Daylilies are some of the hardiest lilies I’ve ever grown. I have both yellow and orange daylilies in my front yard and they spread like crazy! I’ve you’ve never grown them; I bet you’ll be pleasantly surprised by how easy they are to grow. Here are 5 tips on growing daylily’s for you to use with your new or existing plants.
5. Be on the Lookout for Daylily Rust
At least 30 states have suddenly seen this disease in numerous flower gardens. While seen elsewhere in the world, this is relatively new to the US. Rust is identified by small growths that appear on the leaves. These growths are capsules that give off a rusty substance when touched with your hand. Daconil is just one of the types of fungicides that work well to kill Daylily Rust.
4. Extend Bloom Time with a Shady Location
Daylilies only need a couple of hours of direct sunlight each day in order to thrive. If they are planted in a location that has shade as well as this minimum amount of sunlight, they will bloom for a longer period of time. Sometimes up to three weeks of bloom time is gained with this planting method.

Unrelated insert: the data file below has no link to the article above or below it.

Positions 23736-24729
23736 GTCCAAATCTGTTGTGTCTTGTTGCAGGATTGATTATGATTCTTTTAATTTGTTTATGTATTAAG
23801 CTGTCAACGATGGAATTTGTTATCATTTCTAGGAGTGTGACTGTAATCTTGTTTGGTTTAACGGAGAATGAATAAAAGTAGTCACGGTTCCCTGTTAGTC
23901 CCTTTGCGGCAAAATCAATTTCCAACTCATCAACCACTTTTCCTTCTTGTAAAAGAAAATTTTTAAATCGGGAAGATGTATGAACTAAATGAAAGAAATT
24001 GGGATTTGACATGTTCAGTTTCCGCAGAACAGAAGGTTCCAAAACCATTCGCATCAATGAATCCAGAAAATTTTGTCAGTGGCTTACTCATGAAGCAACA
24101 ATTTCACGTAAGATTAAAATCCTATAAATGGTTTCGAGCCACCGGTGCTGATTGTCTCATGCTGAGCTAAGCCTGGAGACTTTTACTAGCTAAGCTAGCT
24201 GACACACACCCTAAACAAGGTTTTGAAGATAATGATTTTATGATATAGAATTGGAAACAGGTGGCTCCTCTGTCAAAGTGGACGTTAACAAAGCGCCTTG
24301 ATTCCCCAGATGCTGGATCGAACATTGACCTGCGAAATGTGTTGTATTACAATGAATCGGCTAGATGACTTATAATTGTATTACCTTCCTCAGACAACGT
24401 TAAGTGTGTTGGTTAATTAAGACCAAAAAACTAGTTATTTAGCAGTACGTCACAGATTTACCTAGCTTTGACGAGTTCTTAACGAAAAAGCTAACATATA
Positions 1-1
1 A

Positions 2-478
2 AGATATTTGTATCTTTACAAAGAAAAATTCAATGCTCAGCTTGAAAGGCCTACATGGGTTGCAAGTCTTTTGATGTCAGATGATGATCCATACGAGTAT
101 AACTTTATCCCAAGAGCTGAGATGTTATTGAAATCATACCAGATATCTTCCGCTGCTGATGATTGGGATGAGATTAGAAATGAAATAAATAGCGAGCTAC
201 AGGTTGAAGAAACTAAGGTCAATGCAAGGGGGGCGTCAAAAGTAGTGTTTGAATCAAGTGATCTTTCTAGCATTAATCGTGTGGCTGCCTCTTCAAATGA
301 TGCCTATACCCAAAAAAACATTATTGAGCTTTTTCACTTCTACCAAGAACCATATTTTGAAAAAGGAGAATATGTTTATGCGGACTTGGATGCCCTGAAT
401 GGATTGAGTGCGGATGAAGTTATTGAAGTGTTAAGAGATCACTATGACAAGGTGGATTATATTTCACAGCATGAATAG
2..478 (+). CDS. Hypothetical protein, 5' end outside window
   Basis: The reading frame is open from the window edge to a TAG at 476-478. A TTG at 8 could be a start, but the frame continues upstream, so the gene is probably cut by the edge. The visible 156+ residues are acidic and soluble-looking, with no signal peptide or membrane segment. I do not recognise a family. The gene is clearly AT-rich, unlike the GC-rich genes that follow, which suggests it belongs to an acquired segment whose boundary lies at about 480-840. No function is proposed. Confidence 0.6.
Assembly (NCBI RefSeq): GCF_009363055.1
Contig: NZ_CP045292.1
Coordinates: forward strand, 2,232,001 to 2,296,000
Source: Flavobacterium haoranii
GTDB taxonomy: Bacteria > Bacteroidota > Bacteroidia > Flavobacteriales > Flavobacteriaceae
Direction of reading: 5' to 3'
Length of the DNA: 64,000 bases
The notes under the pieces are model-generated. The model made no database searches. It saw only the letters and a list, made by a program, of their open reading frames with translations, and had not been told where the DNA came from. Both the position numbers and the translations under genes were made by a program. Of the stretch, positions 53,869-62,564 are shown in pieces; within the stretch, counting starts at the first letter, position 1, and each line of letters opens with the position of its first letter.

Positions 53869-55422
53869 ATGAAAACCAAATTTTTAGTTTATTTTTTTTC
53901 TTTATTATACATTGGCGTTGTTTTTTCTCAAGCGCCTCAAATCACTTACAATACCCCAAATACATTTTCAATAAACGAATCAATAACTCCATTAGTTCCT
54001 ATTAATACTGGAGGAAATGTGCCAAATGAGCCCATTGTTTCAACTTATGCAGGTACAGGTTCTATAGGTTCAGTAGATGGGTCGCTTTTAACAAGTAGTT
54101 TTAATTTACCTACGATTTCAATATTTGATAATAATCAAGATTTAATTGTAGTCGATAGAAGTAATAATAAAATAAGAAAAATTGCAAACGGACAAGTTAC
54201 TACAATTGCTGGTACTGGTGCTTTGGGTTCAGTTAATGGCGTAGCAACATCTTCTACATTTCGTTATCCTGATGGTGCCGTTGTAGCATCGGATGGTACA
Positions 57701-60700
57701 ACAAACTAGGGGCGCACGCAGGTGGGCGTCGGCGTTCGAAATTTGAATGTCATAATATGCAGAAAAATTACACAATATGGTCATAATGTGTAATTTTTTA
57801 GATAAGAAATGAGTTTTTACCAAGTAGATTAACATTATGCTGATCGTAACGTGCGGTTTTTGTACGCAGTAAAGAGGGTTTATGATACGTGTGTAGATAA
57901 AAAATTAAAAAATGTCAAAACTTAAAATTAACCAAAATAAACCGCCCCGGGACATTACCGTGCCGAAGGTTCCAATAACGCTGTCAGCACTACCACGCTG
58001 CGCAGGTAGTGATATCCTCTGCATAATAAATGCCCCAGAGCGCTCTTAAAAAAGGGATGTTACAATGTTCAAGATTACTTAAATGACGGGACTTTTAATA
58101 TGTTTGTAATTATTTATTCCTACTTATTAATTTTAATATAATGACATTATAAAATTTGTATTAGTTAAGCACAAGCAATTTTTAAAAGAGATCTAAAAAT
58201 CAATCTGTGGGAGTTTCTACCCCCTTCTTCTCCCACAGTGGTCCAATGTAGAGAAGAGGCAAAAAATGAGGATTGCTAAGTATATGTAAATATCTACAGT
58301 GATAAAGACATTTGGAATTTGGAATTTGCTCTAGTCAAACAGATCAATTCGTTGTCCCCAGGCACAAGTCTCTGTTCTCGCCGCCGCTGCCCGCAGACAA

3. Water Regularly after the First Month
Daylilies are one of the few plants that don’t need to be doused constantly with water right after they have been planted. These lilies send out tons of feeder roots as soon as they are set in the ground. This process goes on for the first month. After the first month, they do need to be watered on a regular basis.
2. Mulch Benefits Daylilies in Many Ways
Adding mulch to the soil around your daylilies will help control weed growth as well as maintain moisture content in the soil. If you’ve added compost or manure to the soil around your daylilies, then the mulch will help to keep this in place when it rains.
1. Divide Plants Every 3 to 5 Years
If you live in warmer climates, it’s best to divide lily clumps in the fall. In areas that are more northern, it’s better to divide lilies in the spring so they have the warmer weather to recoup. I’ve transplanted lilies directly from one location to another without difficulty, but it is recommended to let the clumps set overnight to allow any cuts made when separating the root clumps heal.
Daylilies spread easily all on their own and will multiply very quickly. I’ve found them to be an easy lily to contain in a raised flower bed, but they do fill these enclosed areas in no time. Do you find these 5 tips listed above to be useful ones for you?
Top Photo Credit: AllHarts